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12 July 2006
Image: The RSPB
It has been illegal to take birds' eggs from the wild since 1954. Since September 1982, with the introduction of the 1981 Wildlife and Countryside Act, it has also been against the law simply to possess the egg of any British wild bird.
Whilst this is mainly intended to deal with active egg collectors, it means that anyone with any collection of British birds’ eggs may be breaking the law.
Some people have old egg collections in their possession, perhaps discovered in a loft or handed down by an elderly relative.
If you have a genuinely old collection there’s no need to be unduly worried. If you can show that the eggs were taken before the Wildlife and Countryside Act 1981 (Protection of Birds Act 1954 in Scotland) came into force, you will not be convicted of possession. You do not have to prove this 'beyond all reasonable doubt' but merely to show that it is likely 'on a balance of probabilities'.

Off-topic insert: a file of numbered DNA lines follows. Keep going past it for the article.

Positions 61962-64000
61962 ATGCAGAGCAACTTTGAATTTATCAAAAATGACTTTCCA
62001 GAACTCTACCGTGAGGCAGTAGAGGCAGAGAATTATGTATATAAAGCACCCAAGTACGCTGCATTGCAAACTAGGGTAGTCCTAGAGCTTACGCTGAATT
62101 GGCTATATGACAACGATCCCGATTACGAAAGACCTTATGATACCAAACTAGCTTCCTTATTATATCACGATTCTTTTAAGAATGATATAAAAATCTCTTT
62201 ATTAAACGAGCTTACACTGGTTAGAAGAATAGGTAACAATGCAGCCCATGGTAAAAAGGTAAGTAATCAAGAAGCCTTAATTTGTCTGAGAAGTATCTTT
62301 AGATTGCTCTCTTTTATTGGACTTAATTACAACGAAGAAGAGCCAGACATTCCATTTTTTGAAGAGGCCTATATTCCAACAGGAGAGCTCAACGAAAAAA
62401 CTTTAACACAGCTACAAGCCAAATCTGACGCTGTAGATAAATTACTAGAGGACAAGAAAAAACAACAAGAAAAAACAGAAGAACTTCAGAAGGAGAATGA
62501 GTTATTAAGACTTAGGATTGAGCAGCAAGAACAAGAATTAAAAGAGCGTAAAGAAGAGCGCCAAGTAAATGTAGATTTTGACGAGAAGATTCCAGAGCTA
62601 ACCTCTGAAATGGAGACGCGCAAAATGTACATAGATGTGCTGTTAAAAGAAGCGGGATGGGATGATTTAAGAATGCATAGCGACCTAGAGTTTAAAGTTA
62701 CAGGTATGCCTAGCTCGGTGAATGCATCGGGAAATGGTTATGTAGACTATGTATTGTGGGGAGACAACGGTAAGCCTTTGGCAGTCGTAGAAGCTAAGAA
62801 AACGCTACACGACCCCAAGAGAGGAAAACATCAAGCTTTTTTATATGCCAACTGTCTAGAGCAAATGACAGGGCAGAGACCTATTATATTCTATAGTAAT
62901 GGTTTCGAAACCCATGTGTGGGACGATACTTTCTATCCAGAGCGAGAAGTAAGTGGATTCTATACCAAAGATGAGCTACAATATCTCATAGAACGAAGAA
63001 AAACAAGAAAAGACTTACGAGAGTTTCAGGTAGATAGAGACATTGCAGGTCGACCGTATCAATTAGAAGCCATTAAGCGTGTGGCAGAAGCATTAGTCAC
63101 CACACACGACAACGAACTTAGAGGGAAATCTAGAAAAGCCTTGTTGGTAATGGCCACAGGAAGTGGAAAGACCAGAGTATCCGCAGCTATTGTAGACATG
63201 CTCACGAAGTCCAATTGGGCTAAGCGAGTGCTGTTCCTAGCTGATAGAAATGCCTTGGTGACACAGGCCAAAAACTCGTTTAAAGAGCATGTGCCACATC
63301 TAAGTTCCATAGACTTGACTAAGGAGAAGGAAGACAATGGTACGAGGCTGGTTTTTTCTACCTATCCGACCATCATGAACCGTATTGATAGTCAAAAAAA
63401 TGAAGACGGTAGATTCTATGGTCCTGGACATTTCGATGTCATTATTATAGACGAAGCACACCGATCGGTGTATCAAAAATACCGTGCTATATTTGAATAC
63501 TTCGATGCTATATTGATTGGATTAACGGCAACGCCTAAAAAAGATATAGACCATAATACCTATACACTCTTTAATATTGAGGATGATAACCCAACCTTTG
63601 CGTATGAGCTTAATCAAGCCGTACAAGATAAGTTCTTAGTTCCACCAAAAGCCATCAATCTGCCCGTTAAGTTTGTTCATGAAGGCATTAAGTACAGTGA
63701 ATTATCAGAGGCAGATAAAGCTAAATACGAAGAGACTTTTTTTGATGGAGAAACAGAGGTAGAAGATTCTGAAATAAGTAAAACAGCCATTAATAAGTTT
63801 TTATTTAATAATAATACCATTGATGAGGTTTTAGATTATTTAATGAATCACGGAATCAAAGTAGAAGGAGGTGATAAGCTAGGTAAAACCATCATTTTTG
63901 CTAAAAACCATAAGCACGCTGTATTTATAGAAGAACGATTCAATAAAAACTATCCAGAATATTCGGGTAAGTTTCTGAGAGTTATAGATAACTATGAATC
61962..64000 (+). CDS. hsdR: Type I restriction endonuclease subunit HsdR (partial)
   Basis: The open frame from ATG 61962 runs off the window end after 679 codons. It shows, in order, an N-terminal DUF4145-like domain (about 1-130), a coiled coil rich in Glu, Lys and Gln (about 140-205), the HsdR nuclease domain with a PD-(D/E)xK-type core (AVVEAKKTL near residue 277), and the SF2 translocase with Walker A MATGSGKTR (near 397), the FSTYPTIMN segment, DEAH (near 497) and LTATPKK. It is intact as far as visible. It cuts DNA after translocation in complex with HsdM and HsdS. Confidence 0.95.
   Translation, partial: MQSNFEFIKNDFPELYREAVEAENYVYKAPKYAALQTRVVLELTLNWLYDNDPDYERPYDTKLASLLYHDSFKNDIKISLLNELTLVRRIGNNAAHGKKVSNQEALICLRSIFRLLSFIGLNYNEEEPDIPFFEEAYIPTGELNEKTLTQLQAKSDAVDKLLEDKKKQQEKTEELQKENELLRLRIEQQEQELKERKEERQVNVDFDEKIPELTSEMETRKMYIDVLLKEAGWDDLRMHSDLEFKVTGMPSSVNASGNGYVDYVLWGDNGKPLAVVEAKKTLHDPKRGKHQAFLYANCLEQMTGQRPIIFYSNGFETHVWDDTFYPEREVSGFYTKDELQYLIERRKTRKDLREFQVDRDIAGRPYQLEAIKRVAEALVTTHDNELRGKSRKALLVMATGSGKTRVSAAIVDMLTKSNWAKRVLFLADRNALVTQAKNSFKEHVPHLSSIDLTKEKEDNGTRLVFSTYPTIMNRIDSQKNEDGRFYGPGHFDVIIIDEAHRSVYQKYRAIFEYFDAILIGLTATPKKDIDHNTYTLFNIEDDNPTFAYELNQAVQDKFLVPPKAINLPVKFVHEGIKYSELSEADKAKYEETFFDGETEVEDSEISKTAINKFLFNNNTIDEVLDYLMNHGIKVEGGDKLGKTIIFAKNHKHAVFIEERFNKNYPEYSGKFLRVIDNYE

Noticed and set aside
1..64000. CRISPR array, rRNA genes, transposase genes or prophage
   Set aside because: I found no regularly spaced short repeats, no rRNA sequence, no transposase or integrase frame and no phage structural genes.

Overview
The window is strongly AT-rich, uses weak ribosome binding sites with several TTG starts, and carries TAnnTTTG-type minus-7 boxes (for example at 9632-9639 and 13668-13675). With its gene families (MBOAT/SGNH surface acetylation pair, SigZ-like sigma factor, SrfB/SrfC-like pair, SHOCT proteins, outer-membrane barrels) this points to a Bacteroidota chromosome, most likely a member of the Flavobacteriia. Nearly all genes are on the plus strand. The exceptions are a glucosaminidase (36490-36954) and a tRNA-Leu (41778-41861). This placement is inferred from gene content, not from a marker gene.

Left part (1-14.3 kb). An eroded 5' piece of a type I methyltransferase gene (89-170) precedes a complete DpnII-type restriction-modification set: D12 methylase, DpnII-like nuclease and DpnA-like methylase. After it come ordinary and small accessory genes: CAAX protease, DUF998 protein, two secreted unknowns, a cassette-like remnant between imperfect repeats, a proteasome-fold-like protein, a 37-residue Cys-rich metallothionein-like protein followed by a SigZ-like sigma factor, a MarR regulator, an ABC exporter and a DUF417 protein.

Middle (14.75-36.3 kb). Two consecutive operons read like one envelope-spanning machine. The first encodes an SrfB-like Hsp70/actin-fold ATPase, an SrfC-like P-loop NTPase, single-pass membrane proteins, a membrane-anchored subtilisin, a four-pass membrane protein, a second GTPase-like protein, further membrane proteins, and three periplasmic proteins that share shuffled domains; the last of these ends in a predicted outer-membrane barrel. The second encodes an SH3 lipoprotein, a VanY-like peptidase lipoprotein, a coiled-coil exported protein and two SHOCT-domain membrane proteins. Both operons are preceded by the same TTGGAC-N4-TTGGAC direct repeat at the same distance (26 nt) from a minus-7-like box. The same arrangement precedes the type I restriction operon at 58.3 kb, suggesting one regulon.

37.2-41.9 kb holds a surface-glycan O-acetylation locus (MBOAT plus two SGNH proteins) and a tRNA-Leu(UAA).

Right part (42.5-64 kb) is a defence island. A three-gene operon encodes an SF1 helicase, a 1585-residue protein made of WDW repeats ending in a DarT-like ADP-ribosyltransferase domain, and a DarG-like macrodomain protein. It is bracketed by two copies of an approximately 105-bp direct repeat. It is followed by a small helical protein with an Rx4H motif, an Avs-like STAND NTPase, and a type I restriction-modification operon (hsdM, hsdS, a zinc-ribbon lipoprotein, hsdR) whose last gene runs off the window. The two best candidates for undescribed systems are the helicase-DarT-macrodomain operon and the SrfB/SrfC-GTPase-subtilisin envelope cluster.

In effect, provided you could satisfy a court that the eggs were taken before 1954, you have nothing to fear. In practice, it is unlikely that with genuinely old collections a case will ever get as far as a court. Experienced investigators and prosecutors should quickly recognise these old collections and are unlikely to think prosecution is appropriate in such cases.
Nevertheless, if you choose to keep the eggs of wild birds, you should be aware that it is possible you may be called upon to show they are lawfully held. If that happens, it is up to you to show that your possession is lawful and not up to the prosecution to show otherwise. The prosecution has only to prove the actual possession.